Suicide in rural populations
Suicide rates in rural Canada
As Canadian communities become increasingly distant from metropolitan centres, suicide rates increase (Canadian Institute for Health Information, 2006). The following statistics reflect suicide rates by gender and age in rural areas:
- Suicide mortality rates in rural communities are over four times higher among men than women.
- Suicide mortality rates are highest among men and women aged 20 to 44 years living in non-metropolitan-influenced zones.
- Male and female adolescents (under age 20) living in non-metropolitan-influenced zones have the highest risk of dying from suicide.
- Suicide mortality risk declines with increasing age among rural women, but remains significantly higher among men in rural areas in all age groups compared with urban men.
Suicide risk factors in rural populations
Living in rural communities may create geographical, psychological and sociocultural barriers to treatment for people at risk of suicide. Hirsch (2006) described the following risk factors for suicide in rural communities:
Rural life and culture
- Many people in rural areas have strenuous lifestyles (e.g., caring for crops and animals, working long days and nights, weather concerns).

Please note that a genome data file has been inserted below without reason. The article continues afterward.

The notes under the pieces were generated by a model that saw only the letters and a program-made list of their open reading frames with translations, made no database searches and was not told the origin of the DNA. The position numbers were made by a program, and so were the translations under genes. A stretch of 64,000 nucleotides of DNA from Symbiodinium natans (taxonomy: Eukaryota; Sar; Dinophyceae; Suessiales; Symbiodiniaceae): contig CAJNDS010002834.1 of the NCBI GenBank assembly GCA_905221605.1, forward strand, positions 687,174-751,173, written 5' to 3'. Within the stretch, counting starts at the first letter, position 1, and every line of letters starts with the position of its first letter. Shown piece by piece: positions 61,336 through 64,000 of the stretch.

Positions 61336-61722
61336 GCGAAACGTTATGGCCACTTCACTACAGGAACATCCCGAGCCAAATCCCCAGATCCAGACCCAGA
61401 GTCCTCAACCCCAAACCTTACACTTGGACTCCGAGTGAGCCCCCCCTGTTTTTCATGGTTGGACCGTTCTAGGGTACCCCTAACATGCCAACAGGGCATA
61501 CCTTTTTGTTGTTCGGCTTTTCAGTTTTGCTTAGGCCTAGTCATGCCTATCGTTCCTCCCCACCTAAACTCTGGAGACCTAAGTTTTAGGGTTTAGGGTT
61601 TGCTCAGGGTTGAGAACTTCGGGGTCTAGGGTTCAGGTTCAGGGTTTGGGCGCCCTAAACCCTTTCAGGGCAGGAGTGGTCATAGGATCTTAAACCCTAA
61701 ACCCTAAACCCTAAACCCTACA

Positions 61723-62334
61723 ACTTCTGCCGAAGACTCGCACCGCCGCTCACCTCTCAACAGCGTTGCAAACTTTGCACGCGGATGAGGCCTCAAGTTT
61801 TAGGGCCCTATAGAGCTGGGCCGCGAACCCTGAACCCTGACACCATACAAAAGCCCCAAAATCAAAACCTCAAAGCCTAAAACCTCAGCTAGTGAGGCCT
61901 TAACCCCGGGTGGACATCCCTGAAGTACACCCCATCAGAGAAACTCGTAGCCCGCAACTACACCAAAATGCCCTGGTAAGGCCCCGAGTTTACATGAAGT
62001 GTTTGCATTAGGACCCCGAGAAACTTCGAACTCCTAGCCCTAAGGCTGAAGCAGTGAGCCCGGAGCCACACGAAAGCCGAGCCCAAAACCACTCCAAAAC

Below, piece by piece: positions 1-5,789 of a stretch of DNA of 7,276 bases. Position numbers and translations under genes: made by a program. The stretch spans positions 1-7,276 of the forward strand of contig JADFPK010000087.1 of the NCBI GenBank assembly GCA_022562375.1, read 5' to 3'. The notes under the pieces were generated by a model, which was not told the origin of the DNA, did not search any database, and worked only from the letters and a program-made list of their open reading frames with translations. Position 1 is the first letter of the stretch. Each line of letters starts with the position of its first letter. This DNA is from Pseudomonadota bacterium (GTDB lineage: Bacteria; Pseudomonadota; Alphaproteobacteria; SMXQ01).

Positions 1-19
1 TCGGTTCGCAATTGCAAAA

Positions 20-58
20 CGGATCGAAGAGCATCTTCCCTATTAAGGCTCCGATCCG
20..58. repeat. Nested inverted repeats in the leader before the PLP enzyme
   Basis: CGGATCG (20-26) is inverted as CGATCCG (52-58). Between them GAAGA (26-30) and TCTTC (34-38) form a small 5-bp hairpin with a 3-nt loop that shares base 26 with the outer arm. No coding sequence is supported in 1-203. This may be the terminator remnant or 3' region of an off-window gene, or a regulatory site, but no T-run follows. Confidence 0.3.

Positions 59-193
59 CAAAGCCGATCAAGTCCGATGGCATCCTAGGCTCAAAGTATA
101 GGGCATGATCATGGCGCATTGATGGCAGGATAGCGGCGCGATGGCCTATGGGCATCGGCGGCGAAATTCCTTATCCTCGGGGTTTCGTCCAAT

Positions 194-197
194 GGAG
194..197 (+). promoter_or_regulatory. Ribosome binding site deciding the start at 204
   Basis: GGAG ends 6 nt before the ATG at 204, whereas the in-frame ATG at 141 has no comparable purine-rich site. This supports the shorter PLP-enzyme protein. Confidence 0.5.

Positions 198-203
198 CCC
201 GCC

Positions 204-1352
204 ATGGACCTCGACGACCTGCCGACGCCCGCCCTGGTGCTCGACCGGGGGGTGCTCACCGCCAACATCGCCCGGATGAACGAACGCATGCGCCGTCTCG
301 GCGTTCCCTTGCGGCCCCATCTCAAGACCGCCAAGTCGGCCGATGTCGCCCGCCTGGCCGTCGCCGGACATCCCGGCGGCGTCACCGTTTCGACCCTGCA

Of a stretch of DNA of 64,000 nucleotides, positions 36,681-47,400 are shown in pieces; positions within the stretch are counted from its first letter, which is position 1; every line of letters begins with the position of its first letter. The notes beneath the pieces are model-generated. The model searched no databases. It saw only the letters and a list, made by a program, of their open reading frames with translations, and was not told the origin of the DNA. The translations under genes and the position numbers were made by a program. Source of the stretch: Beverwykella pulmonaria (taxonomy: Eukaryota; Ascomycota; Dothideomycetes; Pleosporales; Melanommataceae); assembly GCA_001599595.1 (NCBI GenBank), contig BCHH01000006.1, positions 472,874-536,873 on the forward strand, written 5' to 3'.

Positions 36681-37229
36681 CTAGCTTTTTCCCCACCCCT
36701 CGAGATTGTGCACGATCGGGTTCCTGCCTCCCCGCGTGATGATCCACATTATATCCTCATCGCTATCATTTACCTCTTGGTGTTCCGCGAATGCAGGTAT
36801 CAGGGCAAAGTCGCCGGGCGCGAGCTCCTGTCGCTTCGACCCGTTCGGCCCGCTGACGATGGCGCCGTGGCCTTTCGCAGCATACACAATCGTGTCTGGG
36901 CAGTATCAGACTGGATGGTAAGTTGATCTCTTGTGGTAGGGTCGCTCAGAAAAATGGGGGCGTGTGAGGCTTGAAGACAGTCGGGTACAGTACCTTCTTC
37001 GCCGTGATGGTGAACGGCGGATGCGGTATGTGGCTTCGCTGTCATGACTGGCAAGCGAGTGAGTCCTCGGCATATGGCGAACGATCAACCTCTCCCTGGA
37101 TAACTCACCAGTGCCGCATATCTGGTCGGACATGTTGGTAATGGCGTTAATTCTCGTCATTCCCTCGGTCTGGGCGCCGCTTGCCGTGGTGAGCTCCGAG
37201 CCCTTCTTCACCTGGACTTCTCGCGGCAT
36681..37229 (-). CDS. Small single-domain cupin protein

- People with suicidal thoughts and behaviours may try to ignore these problems due to a stressful rural lifestyle and the need to continue working.
- The stigma of mental disorders may deter people from seeking treatment.
- Access to firearms, pesticides and other common, culturally accepted rural elements may contribute to suicide through increased lethality.
- Pesticide self-poisoning is a largely rural phenomenon and is the most common method of suicide in rural areas (World Health Organization, 1990).
Geographic and interpersonal isolation
- Gradual depopulation of rural areas has resulted in a loss of primary relationships, culture and sense of community, and has increased feelings of loneliness for many rural residents.
- Geographic and social isolation may limit the availability of social support in times of crisis.
- Rural areas often have a shortage of health care facilities and professionals, and have difficulty recruiting service providers.
Economic and sociopolitical distress
- Social fragmentation, workforce migration, an aging population and economic decline have eroded the infrastructure of rural communities, resulting in a loss of land and livelihood, political power and status, and personal control for many rural residents.
- Shortages of low-cost housing and public transportation, as well as economic crises and reduced community interactions, contribute to community deterioration and stress.
Canadian Institute for Health Information. (2006). How Healthy Are Rural Canadians? An Assessment of Their Health Status and Health Determinants. Ottawa: Author.
Hirsch, J.K. (2006). A review of literature on rural suicide; Risk and protective factors, incidence, and prevention. Crisis, 27, 189-199.
World Health Organization. (1990). Public Health Impact of Pesticides Used in Agriculture. Geneva, Switzerland: Author.
- The Suicide Risk Assessment and Management Toolkit
- Attitudes and approach
- Understanding suicide
- Collecting accurate assessment information
- Formulating suicide risk
- Developing a treatment and services plan
- Managing care for suicide-related behaviour
- Understanding legal and regulatory issues around suicide
- Tools for assessing suicide risk and managing suicide-related behaviour